And The Winner of the Nobel Peace Prize is...

October 8, 2010


Jailed Chinese dissident, Liu Xiaobo is the 2010 recipient of the Nobel Peace Prize. He received the award "for his long and non-violent struggle for fundamental human rights in China."

Liu is serving an eleven-year term for "incitement to subvert state power. The Guardian reports:
As the news was announced, transmission of both BBC news and CNN television channels was interrupted in China.

Liu was detained at his Beijing home in December 2008 after co-authoring Charter 08, a call for democratic reforms in China.

The decision will infuriate the Chinese government. A foreign ministry spokeswoman said last week that awarding Liu the prize would contradict the aims of the award. The director of Norway's Nobel institute said a senior Chinese official had warned that Sino-Norwegian relations would be damaged if Liu won.

Liu was first jailed for his role in the Tiananmen Square student reform movement. He also served three years in a labour camp in the 90s.
ABC News reported that China is "furious" that the 54-year-old  pro-democracy advocate and writer was awarded the prize:
"Liu Xiabo is a criminal who violated Chinese law. Awarding the prize to Liu runs contrary to the principals of the Nobel Peace Prize," foreign ministry spokesman Ma Zhaoxu said in a statement.

"The fact that Nobel Committee awarded the peace prize to such a person also lowers the peace prize itself."
The press release from the Nobel Committee:
The Nobel Peace Prize for 2010 
The Norwegian Nobel Committee has decided to award the Nobel Peace Prize for 2010 to Liu Xiaobo for his long and non-violent struggle for fundamental human rights in China. The Norwegian Nobel Committee has long believed that there is a close connection between human rights and peace. Such rights are a prerequisite for the "fraternity between nations" of which Alfred Nobel wrote in his will.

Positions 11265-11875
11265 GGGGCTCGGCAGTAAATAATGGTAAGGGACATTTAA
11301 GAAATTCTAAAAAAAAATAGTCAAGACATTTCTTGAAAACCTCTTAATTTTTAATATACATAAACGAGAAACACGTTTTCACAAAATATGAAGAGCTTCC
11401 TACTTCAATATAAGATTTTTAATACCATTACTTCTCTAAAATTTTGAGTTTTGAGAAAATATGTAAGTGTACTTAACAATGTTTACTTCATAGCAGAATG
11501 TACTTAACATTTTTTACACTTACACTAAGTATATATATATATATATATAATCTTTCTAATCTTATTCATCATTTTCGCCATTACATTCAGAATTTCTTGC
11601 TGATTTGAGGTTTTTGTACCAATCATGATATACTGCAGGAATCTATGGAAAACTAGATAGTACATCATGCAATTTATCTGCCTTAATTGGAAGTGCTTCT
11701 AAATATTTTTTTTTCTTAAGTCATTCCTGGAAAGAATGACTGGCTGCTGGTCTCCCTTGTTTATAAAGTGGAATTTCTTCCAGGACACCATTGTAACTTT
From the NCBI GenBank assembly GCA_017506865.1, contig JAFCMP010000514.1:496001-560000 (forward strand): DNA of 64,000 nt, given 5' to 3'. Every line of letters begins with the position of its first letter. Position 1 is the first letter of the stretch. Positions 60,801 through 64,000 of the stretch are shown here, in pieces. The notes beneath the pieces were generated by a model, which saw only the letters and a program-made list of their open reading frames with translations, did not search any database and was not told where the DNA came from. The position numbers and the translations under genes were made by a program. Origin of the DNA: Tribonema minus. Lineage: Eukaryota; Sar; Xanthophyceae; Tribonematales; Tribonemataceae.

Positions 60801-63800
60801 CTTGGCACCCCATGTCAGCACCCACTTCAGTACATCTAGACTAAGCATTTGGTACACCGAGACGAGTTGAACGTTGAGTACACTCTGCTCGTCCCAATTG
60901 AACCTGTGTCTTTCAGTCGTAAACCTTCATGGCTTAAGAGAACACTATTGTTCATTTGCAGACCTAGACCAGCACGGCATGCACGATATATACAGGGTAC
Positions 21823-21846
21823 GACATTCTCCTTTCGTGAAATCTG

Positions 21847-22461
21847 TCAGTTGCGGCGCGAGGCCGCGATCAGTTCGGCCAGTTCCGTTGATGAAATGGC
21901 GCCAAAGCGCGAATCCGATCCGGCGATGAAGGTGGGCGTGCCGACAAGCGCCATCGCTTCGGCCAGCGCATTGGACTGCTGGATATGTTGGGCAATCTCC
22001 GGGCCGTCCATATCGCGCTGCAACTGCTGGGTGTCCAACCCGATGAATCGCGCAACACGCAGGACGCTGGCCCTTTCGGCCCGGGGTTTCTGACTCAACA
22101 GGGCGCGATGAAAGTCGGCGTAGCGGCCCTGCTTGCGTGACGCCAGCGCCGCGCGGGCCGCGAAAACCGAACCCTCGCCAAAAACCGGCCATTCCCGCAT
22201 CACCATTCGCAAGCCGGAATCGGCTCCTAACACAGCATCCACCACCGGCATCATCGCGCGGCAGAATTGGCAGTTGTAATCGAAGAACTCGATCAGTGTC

Over the past decades, China has achieved economic advances to which history can hardly show any equal. The country now has the world's second largest economy; hundreds of millions of people have been lifted out of poverty. Scope for political participation has also broadened.

China's new status must entail increased responsibility. China is in breach of several international agreements to which it is a signatory, as well as of its own provisions concerning political rights. Article 35 of China's constitution lays down that "Citizens of the People's Republic of China enjoy freedom of speech, of the press, of assembly, of association, of procession and of demonstration". In practice, these freedoms have proved to be distinctly curtailed for China's citizens.

For over two decades, Liu Xiaobo has been a strong spokesman for the application of fundamental human rights also in China. He took part in the Tiananmen protests in 1989; he was a leading author behind Charter 08, the manifesto of such rights in China which was published on the 60th anniversary of the United Nations' Universal Declaration of Human Rights, the 10th of December 2008. The following year, Liu was sentenced to eleven years in prison and two years' deprivation of political rights for “inciting subversion of state power". Liu has consistently maintained that the sentence violates both China's own constitution and fundamental human rights.

The campaign to establish universal human rights also in China is being waged by many Chinese, both in China itself and abroad. Through the severe punishment meted out to him, Liu has become the foremost symbol of this wide-ranging struggle for human rights in China.

Oslo, October 8, 2010


Anonymous said...

See also Charles Hutzler & Karl Ritter, “Chinese dissident Liu wins Nobel Peace Prize,” Associated Press, Friday, Oct. 8, 2010, available at